Domestic violence and abuse – 6 things that everyone should know right now!

6 things that everyone should know right now.’

I have delivered training in Domestic Violence and Abuse (DVA) for many years now and I consider it an absolutely critical aspect of safeguarding knowledge that every member of the children’s workforce should have. Here is some important and up to date information about DVA that I hope you will find useful.

1. Currently experts estimate that rates of DVA are at an all-time high.

Last year, the Office for National Statistics (ONS) published a briefing paper on the incidence of DVA during the pandemic. From March to June 2020 the police recorded more than a quarter of a million domestic abuse-related offences, a 7% increase the same period in 2019 and an 18% increase from in 2018. The number of offences has been increasing in recent years, so it is not possible to determine exactly how the increase relates directly to the pandemic period, but many experts feel that there is a definite correlation between lockdown and increased incidence of DVA. Provisional data show there were 64 domestic homicides recorded by police in England and Wales in the first six months of 2020, of which 30 occurred in the period April to June 2020. Early this year the NSPCC released figures on calls to the NSPCC helpline from adults worried about children living with domestic abuse. Figures show that a monthly average of 930 calls about domestic abuse were received in the period since lockdown restrictions were implemented (1 April –  31 December 2020) 53% higher than the pre-lockdown average.

You can read the briefing paper from the ONS on DVA here:

2. DVA continues to be mainly gendered violence.

Murder rates are a graphic illustration of the gendered nature of most of the DVA that takes place. Whilst most male homicides are carried out by other men, most murders of females are carried out by males who are, or have been, in an intimate relationship with their victim. In short, every three days a man kills a woman, usually in the domestic sphere. November 2020, the Femicide Census published its fifth, and most comprehensive, report of women killed by men in the UK. It finds the number of women killed every year by men has stayed consistent at between 124 and 168 women killed each year. In at least 59% of femicides committed by intimate partners or male relatives, there was a history of prior abuse by the perpetrator against the victim. In 67% of cases of intimate partner violence, the victim had told someone about the abuse she was experiencing and in 55% of cases, the violence and brutality used in the killing amounted to “overkilling”.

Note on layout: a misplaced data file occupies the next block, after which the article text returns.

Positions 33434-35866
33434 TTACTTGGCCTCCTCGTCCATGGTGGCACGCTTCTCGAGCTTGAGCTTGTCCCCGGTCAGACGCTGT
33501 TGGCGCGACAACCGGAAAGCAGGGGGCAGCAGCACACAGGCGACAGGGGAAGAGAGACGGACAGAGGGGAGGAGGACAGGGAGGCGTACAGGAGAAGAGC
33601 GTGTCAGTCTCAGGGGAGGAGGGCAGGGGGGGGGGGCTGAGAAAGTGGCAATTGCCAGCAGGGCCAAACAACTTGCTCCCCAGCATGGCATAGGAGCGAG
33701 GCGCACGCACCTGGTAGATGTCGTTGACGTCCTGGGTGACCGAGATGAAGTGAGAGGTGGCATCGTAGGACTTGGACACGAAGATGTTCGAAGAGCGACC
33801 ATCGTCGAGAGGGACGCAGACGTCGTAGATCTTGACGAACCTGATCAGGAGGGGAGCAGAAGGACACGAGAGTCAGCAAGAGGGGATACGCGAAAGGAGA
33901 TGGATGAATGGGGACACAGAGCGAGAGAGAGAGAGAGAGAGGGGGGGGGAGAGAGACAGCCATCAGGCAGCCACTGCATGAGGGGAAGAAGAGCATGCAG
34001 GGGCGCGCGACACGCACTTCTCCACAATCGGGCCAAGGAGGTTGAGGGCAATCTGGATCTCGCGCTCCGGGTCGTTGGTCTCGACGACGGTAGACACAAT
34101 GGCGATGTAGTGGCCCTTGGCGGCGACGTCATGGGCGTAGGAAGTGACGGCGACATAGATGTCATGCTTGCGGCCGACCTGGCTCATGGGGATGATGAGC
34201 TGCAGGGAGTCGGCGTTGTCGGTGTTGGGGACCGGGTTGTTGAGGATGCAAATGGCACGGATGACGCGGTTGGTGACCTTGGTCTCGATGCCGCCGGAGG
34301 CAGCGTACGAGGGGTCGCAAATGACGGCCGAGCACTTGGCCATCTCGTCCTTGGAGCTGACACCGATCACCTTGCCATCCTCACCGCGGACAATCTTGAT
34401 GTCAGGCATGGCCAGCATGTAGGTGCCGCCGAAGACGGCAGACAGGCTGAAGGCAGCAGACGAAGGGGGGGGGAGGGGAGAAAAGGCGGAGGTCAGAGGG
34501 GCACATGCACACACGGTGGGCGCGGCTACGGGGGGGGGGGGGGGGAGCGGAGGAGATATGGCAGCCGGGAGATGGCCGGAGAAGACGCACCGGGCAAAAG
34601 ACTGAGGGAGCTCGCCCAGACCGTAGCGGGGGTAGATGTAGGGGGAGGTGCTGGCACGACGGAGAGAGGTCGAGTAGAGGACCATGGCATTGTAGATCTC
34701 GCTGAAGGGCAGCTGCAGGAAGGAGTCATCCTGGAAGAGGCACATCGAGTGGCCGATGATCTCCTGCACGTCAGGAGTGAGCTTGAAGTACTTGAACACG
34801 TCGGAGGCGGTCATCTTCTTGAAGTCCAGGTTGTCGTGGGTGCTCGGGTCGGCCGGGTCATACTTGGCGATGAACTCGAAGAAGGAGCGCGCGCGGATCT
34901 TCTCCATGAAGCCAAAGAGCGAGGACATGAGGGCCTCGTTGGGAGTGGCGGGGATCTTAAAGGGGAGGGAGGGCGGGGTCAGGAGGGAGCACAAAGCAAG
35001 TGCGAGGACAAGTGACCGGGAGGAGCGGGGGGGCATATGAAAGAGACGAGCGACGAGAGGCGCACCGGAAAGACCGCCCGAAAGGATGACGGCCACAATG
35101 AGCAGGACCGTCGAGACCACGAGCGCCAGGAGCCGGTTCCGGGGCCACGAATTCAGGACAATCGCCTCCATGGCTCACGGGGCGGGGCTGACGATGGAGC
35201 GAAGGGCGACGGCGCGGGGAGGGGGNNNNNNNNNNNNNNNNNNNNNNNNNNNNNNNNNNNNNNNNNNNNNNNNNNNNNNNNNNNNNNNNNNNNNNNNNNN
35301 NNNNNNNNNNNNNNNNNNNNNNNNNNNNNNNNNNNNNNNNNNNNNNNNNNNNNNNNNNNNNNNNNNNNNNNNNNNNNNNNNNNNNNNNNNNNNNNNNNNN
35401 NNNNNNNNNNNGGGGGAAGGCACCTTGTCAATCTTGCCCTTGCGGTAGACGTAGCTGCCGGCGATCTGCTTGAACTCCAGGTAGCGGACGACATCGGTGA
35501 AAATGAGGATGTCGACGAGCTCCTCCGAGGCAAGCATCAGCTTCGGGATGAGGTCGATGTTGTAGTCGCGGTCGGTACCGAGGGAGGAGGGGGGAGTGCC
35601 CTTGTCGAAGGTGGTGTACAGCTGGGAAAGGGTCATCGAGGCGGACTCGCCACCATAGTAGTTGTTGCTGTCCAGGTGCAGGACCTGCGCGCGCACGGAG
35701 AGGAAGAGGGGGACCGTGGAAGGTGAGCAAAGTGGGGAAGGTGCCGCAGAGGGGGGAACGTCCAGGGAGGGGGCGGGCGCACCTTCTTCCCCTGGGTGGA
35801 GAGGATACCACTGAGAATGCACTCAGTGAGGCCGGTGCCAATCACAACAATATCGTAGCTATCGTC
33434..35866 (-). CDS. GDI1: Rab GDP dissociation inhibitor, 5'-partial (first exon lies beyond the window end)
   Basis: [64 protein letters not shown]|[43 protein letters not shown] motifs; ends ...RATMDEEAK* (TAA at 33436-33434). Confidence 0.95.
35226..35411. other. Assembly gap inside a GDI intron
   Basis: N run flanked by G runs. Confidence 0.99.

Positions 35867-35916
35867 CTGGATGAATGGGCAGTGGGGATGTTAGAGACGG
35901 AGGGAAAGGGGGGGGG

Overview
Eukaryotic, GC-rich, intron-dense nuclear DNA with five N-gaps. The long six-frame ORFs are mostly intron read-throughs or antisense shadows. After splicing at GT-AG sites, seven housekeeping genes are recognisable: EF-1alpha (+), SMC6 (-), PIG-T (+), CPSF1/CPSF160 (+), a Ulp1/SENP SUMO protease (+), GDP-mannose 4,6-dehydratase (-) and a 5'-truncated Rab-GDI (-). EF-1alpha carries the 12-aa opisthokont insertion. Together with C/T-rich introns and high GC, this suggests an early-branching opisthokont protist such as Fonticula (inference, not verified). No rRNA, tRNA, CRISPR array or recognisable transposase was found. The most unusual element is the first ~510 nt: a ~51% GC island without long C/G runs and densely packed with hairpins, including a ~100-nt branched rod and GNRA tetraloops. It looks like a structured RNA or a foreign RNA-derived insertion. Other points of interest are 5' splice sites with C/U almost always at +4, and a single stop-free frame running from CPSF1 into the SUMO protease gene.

A commentary about the Femicide report can be found here:

The report itself can be found here:

3. Children can be taught about healthy relationships.

Last year the Sex Education Forum has published a blog discussing why the topic of domestic abuse should be discussed with young people at school:

‘not only do young people want us to embrace the topic of domestic abuse; they need us to do so. Forewarned is forearmed. Abuse is an experience that affects a person’s capacity to thrive. If we can proactively prevent our young people from forming – or entering into – abusive relationships, we are making sure to give them chance to thrive’

Source: Sex Education Forum

There is a range of organisations that offer schools and parents quality resources to explore issues around relationships, consent and abuse. UK SAYS NO MORE is a relatively new national campaign to raise awareness to end domestic abuse and sexual violence across the UK. The campaign provides resources to help organisations take action and work to make a difference. Amongst the resources is a specific toolkit written by young people and designed to help parents speak to teenagers. Women’s Aid have also published an update to their Expect Respect Healthy Relationships Toolkit. The toolkit, to be used with children and young people aged 4 to 18, is designed for work in schools and communities around holding conversations on violence and gender-based violence. It includes information on themes such as: assumptions about gender, power and equality; digital footprints; understanding consent online and offline and resolving conflict.